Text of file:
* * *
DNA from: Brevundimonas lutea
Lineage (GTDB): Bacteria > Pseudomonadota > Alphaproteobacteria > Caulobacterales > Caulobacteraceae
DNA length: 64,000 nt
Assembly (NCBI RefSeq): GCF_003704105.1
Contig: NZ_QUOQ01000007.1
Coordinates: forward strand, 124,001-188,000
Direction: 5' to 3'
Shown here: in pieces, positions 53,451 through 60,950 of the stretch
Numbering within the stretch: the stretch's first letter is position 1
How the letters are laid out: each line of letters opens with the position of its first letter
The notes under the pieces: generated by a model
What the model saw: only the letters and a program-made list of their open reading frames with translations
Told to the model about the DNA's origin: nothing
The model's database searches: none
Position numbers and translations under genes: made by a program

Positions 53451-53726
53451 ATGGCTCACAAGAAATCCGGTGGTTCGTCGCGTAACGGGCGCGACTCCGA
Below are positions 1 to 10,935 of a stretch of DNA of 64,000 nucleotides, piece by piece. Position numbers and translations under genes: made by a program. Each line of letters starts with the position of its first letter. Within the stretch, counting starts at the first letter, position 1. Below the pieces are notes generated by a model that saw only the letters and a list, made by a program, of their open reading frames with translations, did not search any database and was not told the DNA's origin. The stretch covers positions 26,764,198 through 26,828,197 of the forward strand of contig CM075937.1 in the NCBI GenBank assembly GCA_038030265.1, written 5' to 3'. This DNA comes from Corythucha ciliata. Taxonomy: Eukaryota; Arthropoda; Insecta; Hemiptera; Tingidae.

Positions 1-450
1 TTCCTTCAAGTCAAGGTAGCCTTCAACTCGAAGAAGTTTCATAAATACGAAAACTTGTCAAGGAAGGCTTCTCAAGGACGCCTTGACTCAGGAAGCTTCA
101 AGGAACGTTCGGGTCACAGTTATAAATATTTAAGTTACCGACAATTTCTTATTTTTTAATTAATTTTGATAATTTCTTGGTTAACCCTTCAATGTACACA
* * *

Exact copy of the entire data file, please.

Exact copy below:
DNA from: Brevundimonas lutea
Lineage (GTDB): Bacteria > Pseudomonadota > Alphaproteobacteria > Caulobacterales > Caulobacteraceae
DNA length: 64,000 nt
Assembly (NCBI RefSeq): GCF_003704105.1
Contig: NZ_QUOQ01000007.1
Coordinates: forward strand, 124,001-188,000
Direction: 5' to 3'
Shown here: in pieces, positions 53,451 through 60,950 of the stretch
Numbering within the stretch: the stretch's first letter is position 1
How the letters are laid out: each line of letters opens with the position of its first letter
The notes under the pieces: generated by a model
What the model saw: only the letters and a program-made list of their open reading frames with translations
Told to the model about the DNA's origin: nothing
The model's database searches: none
Position numbers and translations under genes: made by a program

Positions 53451-53726
53451 ATGGCTCACAAGAAATCCGGTGGTTCGTCGCGTAACGGGCGCGACTCCGA
Below are positions 1 to 10,935 of a stretch of DNA of 64,000 nucleotides, piece by piece. Position numbers and translations under genes: made by a program. Each line of letters starts with the position of its first letter. Within the stretch, counting starts at the first letter, position 1. Below the pieces are notes generated by a model that saw only the letters and a list, made by a program, of their open reading frames with translations, did not search any database and was not told the DNA's origin. The stretch covers positions 26,764,198 through 26,828,197 of the forward strand of contig CM075937.1 in the NCBI GenBank assembly GCA_038030265.1, written 5' to 3'. This DNA comes from Corythucha ciliata. Taxonomy: Eukaryota; Arthropoda; Insecta; Hemiptera; Tingidae.

Positions 1-450
1 TTCCTTCAAGTCAAGGTAGCCTTCAACTCGAAGAAGTTTCATAAATACGAAAACTTGTCAAGGAAGGCTTCTCAAGGACGCCTTGACTCAGGAAGCTTCA
101 AGGAACGTTCGGGTCACAGTTATAAATATTTAAGTTACCGACAATTTCTTATTTTTTAATTAATTTTGATAATTTCTTGGTTAACCCTTCAATGTACACA